Part of this is developing a brand. His flips have their own flair and design, keeping up with the trends, but also layering in classic and rustic elements that appeal to all kinds of buyers.
For that younger generation, or anyone else looking into flipping, Cassidy recommends making people a priority and to always be kind.
And when it comes to preparing for any market downturn, he acknowledges that they are inevitable.
"Real estate markets are cyclical and mathematically predictable. The same cycle has existed in the real estate market for over 100 years now. The real estate market history tells us when the next downturn will occur. If one does their due diligence, then they will be prepared when it arrives."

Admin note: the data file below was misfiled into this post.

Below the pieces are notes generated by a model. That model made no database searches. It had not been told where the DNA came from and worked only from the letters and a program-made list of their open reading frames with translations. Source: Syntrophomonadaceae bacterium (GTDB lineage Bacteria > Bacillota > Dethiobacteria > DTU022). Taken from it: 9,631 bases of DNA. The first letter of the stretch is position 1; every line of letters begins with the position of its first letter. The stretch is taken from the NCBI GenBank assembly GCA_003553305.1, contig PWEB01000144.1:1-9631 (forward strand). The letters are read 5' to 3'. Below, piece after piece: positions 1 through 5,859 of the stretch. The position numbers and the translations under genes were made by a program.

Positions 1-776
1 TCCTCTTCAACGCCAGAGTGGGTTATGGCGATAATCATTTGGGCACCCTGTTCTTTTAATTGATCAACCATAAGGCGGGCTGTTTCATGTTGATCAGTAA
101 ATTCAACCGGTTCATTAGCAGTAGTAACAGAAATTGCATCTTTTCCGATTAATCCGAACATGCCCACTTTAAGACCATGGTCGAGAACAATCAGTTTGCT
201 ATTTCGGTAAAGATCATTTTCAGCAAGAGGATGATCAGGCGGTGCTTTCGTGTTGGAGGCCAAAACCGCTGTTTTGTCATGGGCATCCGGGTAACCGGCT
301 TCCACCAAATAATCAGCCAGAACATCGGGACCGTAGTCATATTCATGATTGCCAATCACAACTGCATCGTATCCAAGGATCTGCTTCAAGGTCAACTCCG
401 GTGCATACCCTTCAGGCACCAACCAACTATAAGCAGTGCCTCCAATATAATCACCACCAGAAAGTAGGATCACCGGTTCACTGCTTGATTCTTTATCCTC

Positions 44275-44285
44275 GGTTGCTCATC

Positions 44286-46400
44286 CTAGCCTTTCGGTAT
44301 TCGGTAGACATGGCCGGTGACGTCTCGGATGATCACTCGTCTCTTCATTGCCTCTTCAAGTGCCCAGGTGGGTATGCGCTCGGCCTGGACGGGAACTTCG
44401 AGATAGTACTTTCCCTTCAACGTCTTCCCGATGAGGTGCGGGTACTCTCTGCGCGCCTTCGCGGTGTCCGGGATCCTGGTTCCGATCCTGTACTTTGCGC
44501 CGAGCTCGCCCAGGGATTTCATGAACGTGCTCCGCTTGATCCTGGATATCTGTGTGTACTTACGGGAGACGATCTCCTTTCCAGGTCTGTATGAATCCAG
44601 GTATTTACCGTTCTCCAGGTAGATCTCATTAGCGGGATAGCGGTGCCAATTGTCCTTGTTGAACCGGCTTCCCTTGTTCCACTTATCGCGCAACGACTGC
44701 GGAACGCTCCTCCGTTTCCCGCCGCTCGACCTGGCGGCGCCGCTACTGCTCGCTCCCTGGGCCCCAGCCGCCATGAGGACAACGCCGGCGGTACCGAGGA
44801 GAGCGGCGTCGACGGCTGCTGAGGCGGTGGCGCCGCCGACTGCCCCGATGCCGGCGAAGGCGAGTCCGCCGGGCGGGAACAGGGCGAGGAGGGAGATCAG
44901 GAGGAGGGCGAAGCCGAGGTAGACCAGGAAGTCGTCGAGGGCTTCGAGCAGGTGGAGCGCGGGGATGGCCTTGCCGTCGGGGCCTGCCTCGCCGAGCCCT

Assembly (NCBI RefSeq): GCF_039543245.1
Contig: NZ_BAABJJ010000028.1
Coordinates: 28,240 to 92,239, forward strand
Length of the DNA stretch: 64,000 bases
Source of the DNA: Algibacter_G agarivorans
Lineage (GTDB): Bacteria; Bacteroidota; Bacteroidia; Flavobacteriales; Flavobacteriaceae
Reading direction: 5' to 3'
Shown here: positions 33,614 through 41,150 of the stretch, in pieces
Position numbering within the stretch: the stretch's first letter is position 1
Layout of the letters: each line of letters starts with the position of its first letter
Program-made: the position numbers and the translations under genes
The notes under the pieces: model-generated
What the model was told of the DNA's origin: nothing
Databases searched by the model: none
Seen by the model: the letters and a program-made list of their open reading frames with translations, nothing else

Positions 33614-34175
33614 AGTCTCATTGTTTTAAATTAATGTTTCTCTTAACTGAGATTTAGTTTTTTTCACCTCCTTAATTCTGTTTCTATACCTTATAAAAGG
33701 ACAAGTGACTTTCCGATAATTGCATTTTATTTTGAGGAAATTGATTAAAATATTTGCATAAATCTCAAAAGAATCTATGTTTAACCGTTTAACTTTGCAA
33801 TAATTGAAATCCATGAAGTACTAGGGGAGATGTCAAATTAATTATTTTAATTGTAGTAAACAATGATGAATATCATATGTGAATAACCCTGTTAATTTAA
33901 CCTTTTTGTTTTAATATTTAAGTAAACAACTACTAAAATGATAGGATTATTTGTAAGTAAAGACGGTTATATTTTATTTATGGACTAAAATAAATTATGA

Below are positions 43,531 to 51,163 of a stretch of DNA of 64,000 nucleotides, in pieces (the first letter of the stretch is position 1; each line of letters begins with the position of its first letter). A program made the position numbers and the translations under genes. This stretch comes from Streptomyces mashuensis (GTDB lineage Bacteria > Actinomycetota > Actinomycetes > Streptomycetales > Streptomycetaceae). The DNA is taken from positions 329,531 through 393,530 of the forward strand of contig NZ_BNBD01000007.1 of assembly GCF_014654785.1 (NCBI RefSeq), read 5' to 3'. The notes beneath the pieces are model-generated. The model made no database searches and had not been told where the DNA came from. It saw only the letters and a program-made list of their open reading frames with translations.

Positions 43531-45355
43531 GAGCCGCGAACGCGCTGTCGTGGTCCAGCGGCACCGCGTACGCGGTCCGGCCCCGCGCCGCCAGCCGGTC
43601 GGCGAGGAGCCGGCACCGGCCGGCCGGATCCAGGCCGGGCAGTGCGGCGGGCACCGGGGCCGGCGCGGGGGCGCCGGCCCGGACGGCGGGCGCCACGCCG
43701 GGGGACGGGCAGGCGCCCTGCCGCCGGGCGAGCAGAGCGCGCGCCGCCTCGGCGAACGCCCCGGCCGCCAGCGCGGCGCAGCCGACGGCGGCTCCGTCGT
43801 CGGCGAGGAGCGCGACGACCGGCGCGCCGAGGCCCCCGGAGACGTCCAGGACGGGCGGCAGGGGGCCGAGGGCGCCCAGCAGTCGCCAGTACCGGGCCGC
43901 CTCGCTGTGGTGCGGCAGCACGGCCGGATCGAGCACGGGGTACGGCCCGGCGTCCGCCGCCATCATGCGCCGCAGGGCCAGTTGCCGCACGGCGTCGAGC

As far as connecting to investors, lenders, websites, contractors, content creators, realtors, etc.—Cassidy hopes for the future that there will be an app to communicate easily, suggesting that it takes a lot of self-starting and motivation to be on top of managing these relationships and partnerships in this industry.
Worth the work
Alongside the financial freedom, ability to run his own business, and the opportunity to put his talents to use, there is also a very people-oriented element to flipping that is gratifying.
"The most rewarding experience is to see the relief in someone's eyes the moment they sell a house they expected to lose in a foreclosure or similar unfortunate event."
There is also a sense of personal accomplishment and fulfillment. One of Cassidy's dream homes to flip would be his next lake home, making his skills in the industry not only enriching financially and professionally, but also personally.